- Following a settlement, ASUSTeK must maintain a comprehensive security program and endure 20 years of independent audits
- The onus is on technology companies to ensure reasonable security measures and practices
What the News?
ASUSTeK Computer Inc. a company that sells routers for home use and has touted the security features of its devices and services recently reached a proposed consent agreement over Federal Trade Commission charges that serious security flaws in its system compromised the home networks of hundreds of thousands of consumers. Following the settlement, the company will be required to establish and maintain a comprehensive security program and will be subject to 20 years of independent audits. This is an interesting case in which the FTC is demonstrating a focus on not only claims made by a company, but on data security.
What Went Wrong?
ASUS, a company in the business of marketing home routers, touted the security features of its systems. According to the FTC, the company claimed that its routers could “protect computers from any unauthorized access, hacking, and virus attacks” and “protect [the] local network against attacks from hackers.” The company also marketed its cloud services as a means for consumers to engage in “selective file sharing” and as a helpful tool to safely access data. Despite these claims, the systems were actually vulnerable to hackers based upon serious design flaws including a standard username and password permitted on multiple systems: “admin” and “admin." Hackers were able to use the various vulnerabilities to access consumer web traffic and access consumers’ cloud storage. Further, when security flaws were brought to ASUS’ attention, the FTC alleges that the company failed to act in a timely manner to address the issues and notify consumers of necessary updates.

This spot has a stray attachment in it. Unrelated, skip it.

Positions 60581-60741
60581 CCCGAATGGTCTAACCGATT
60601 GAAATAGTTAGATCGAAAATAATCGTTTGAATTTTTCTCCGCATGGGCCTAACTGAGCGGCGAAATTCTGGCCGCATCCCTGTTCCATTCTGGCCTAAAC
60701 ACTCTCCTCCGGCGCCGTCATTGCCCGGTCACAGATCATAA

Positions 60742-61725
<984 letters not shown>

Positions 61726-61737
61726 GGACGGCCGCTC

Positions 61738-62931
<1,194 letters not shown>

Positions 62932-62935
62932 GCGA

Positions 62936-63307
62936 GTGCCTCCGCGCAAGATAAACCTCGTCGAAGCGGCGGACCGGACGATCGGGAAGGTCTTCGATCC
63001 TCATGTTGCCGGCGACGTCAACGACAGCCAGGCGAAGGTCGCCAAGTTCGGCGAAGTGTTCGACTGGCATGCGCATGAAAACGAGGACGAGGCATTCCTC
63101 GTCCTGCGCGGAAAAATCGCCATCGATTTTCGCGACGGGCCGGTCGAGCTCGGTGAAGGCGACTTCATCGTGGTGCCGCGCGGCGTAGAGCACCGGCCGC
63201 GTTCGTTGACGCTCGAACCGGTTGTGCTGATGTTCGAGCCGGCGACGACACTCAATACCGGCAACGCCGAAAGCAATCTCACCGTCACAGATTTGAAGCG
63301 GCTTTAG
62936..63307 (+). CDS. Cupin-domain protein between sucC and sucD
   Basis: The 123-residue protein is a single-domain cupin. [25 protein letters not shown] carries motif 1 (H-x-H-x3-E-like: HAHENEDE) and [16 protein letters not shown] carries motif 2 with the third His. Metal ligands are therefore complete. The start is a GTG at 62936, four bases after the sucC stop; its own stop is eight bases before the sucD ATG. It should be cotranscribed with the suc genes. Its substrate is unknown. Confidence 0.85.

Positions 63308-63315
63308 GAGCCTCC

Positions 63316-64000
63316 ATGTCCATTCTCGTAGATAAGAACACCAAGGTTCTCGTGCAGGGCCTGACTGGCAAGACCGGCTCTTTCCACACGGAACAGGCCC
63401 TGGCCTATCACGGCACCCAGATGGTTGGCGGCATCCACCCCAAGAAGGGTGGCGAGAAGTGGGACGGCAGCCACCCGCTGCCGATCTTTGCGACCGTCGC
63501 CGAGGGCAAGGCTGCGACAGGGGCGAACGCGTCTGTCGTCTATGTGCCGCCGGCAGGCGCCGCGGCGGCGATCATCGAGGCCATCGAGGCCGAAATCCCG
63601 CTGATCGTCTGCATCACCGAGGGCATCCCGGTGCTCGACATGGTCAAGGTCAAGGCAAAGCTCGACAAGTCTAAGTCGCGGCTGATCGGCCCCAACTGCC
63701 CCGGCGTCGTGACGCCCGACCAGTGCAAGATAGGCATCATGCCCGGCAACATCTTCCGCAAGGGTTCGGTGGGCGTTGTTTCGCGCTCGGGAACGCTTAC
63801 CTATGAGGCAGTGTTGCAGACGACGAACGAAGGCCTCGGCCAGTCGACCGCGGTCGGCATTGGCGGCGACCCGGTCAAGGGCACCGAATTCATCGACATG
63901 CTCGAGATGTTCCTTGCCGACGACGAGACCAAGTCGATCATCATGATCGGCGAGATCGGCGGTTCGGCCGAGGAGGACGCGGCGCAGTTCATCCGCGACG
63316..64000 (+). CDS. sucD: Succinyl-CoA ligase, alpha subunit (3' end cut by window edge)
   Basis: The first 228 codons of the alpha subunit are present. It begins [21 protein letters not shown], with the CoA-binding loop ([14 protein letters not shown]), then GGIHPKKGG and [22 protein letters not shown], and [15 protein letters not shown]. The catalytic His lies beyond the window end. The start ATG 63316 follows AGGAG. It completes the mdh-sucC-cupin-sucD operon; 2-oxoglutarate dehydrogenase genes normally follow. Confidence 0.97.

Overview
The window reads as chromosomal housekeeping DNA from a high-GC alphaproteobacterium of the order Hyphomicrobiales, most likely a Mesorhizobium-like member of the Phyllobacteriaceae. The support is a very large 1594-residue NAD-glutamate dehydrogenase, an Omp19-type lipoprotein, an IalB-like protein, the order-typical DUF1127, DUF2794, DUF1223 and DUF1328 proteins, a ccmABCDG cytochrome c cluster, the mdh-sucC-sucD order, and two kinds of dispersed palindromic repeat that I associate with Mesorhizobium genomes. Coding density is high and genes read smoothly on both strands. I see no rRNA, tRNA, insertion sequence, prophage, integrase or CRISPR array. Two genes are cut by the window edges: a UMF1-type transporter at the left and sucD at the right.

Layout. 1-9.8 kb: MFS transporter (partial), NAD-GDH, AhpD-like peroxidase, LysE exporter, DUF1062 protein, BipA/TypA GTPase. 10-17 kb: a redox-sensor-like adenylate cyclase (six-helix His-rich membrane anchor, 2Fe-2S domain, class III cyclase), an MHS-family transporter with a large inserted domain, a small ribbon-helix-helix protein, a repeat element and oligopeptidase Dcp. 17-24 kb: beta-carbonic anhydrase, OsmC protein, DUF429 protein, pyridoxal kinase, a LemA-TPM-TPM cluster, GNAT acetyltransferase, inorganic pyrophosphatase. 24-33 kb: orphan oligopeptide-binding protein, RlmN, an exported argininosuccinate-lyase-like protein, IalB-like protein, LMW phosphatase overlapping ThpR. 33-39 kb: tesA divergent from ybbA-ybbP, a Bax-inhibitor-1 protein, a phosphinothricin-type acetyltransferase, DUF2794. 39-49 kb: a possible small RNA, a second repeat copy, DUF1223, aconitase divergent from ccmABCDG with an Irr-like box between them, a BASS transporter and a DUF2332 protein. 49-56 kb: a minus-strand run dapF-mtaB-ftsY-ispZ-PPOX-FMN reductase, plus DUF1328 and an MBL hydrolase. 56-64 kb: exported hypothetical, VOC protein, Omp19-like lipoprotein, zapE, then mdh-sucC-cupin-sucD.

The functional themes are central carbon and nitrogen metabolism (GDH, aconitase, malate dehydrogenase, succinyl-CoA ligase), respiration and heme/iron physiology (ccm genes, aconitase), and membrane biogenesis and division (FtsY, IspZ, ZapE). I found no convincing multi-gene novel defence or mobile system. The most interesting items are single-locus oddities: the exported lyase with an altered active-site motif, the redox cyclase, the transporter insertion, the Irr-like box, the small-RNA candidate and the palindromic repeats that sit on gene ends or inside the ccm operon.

As the “Internet of Things” continues to grow and consumers increasingly rely upon Internet-connected devices to share and store their sensitive information, the onus is on technology companies to ensure reasonable security measures and practices. Companies should also take care to tailor their marketing messages to ensure that all claims are adequately substantiated. As demonstrated by this recent FTC action, failure to take appropriate measures can lead to an enforcement action.